Hou et al. [16], have already reported that CTCs were present in 85% of the patients with SCLC before chemotherapy and their number was associated with a decreased median PFS and OS [16]. Additionally, PFS and OS were significantly lower in patients with at least one CTM [16]. Similarly, Shi et al. using a molecular assay, also demonstrated that the detection of CTCs represents a high risk for both reduced PFS and OS in patients with SCLC [39]. In our study, ≥5 CTCs/7.5 ml were detected in 60.2% of the patients before treatment initiation. Moreover, CTCs detection at baseline was significantly associated with a poor PFS and OS. Our findings, which are in agreement with those of the literature, further support the clinical relevance of CTC enumeration in patients with SCLC, despite the fact that we used a lower cut-off to characterize a blood sample as positive than that used in the Hou’s study [16].

The current study also demonstrated that both the incidence of detection of a high number of CTCs as well as the absolute number of CTCs were significantly reduced after one chemotherapy cycle, reaching the baseline levels on PD. This effect of chemotherapy on CTCs was observed irrespectively of the used detection method. The detection of CTCs after one cycle of chemotherapy seems to indicate that some subpopulations of CTCs are chemo-sensitive whereas others are not. Similar findings have been observed in other tumor types; indeed, we have reported that adjuvant chemotherapy may eliminate CTCs in almost 50% of the patients [40,41]. Moreover, the detection of CTCs after the completion of adjuvant chemotherapy and/or hormone treatment in patients with early breast cancer was associated with a poor patients’ clinical outcome [42,43,44]. Hou et al. [16], also showed that after one chemotherapy cycle, PFS and OS were significantly lower in patients with a high number of CTCs (≥50 CTCs/7.5 ml) [16]. Similar results concerning both the PFS and OS were also reported by Naito et al [19]. In our study, after one treatment cycle, PFS and OS were significantly lower in patients with detectable CTCs. However, a recent study reported that although CTCs have a useful prognostic role at baseline, only a massive reduction in the CTC number after one chemotherapy cycle, significantly improved prognostic accuracy [45]. In our study, multivariate analysis revealed that the presence of CellSearch-positive CTCs emerged as independent prognostic factor for reduced PFS; moreover, the detection of CTCs with EMT phenotype before treatment initiation and the detection of non-apoptotic CTCs and of CellSearch-positive CTCs at the time of PD emerged as independent prognostic factors associated with reduced OS.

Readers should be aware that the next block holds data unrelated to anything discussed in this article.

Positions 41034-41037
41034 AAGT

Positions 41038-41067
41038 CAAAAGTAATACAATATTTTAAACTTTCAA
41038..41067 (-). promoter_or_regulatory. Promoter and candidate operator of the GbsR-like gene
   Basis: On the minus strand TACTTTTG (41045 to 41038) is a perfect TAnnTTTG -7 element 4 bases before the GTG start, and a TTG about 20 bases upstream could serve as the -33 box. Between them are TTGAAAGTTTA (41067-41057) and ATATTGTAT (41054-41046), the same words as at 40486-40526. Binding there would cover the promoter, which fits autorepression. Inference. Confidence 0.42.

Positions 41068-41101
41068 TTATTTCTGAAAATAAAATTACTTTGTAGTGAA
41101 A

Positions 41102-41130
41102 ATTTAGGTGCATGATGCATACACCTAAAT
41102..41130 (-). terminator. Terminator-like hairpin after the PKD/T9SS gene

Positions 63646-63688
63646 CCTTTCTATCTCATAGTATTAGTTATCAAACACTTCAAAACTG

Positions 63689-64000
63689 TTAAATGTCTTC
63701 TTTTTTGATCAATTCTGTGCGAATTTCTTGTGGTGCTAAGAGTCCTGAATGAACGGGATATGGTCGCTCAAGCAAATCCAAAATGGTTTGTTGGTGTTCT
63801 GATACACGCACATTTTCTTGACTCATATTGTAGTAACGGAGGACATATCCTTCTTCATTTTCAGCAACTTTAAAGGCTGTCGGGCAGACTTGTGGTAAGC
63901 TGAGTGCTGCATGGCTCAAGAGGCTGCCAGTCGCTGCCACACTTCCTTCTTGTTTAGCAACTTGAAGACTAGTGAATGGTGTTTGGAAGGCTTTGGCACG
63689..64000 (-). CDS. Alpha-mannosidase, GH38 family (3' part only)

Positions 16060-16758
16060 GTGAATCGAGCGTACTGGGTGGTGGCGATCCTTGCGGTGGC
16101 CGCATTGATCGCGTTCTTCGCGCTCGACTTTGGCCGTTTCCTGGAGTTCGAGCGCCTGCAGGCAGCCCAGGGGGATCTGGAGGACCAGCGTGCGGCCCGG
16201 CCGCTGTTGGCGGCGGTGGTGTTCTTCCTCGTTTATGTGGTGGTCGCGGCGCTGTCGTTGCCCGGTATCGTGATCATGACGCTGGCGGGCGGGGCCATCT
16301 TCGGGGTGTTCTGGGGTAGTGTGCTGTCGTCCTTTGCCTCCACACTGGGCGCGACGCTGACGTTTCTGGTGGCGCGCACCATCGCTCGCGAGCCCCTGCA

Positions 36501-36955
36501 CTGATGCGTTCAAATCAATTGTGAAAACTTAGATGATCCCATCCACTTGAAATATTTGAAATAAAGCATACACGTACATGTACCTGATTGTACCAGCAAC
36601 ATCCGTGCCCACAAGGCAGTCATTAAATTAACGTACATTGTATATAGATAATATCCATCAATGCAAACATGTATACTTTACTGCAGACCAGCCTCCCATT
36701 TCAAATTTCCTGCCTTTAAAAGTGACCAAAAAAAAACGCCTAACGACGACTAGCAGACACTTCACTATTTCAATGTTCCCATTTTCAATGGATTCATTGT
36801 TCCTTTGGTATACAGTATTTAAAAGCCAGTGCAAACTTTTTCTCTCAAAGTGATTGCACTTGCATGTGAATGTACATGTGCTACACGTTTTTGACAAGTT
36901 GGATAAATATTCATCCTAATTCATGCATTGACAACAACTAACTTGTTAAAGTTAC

In conclusion, the current study demonstrated an important phenotypic heterogeneity of CTCs in patients with SCLC which is maintained during the treatment with front-line chemotherapy. Moreover, some subpopulations of CTCs seem to be clinically relevant since their detection is associated with patients’ clinical outcome. Moreover, the data strongly support the use of CTCs in patients with SCLC as a dynamic biomarker of treatment efficacy. Subsequent studies have to evaluate whether the phenotypic changes of CTCs during treatment could be associated with a specific molecular and/or genetic profile which could provide information towards a more individualized treatment.

Supporting information

S1 Fig

Flow chart of the study.

The flow chart presents the total number of patients included in the study, the number of patients evaluated for their CTCs number according to each method and at each time point.

(TIF)

S2 Fig

CK+/Ki67+ (a) CK+/M30+ (b) and CK+/Vim+ (c) CTCs by double immunofluorescent staining.

Representative double immunofluorescence images from CTCs expressing CK and a) proliferative (anti-Ki67), b) apoptotic (anti-M30) or epithelial-to-mesenchymal transition (anti-vimentin) markers are shown.

(TIF)

S3 Fig

Detection of CTCs in patients with small cell lung cancer patients during front line treatment.

The percentage (%) of patients with detectable CTCs during front line treatment and the statistical significance of the change of this positivity are shown in the graph.

(TIF)

S4 Fig

Kaplan Meier curves for PFS and OS according to the detection of CTCs by the CellSearch.

(a) PFS according to the detection of CTCs by the CellSearch after one treatment cycle; (b) OS according to the detection of CTCs by the CellSearch at baseline and (c) OS according to the detection of CTCs by the CellSearch after one-treatment cycle.

(TIF)

S5 Fig

Kaplan Meier curve for PFS and OS according to the detection of different CTCs sub-populations by immunofluorescence.

(a) PFS according to the detection of proliferative and (b) epithelial-to-mesenchymal phenotype (EMT) at baseline; (c) PFS according to the detection of proliferative and (d) apoptotic phenotype after one-treatment cycle; and (e) PFS according to the detection of EMT phenotype at the time of disease progression. OS according to the detection of (f) proliferative and (g) apoptotic phenotype at baseline.

(TIF)

S1 Table

Detection of different phenotypes of CTCs in patients with <5 CTCs/7,5ml of blood by CellSearch.

(PDF)

S2 Table

Detection of CTCs subpopulations with immunofluorescence in patients without detectable CTCs by CS (0 CTCs/7,5 ml).

(PDF)

S3 Table

Objective responses to treatment according to the phenotype of CTCs at baseline.

(PDF)

S1 File

Patients clinical data and analysis results.

(XLSX)

Acknowledgments

We acknowledge the assistance of the scientific secretary Vasso Athanasaki in the preparation of this manuscript.

Funding Statement

This work was partly supported by research grants from the Cretan Association for Biomedical Research (CABR) and the Hellenic Society of Medical Oncology (HeSMO).

Data Availability

Data Availability

The minimal underlying data set necessary for replication of this study is available within the paper and its Supporting Information files.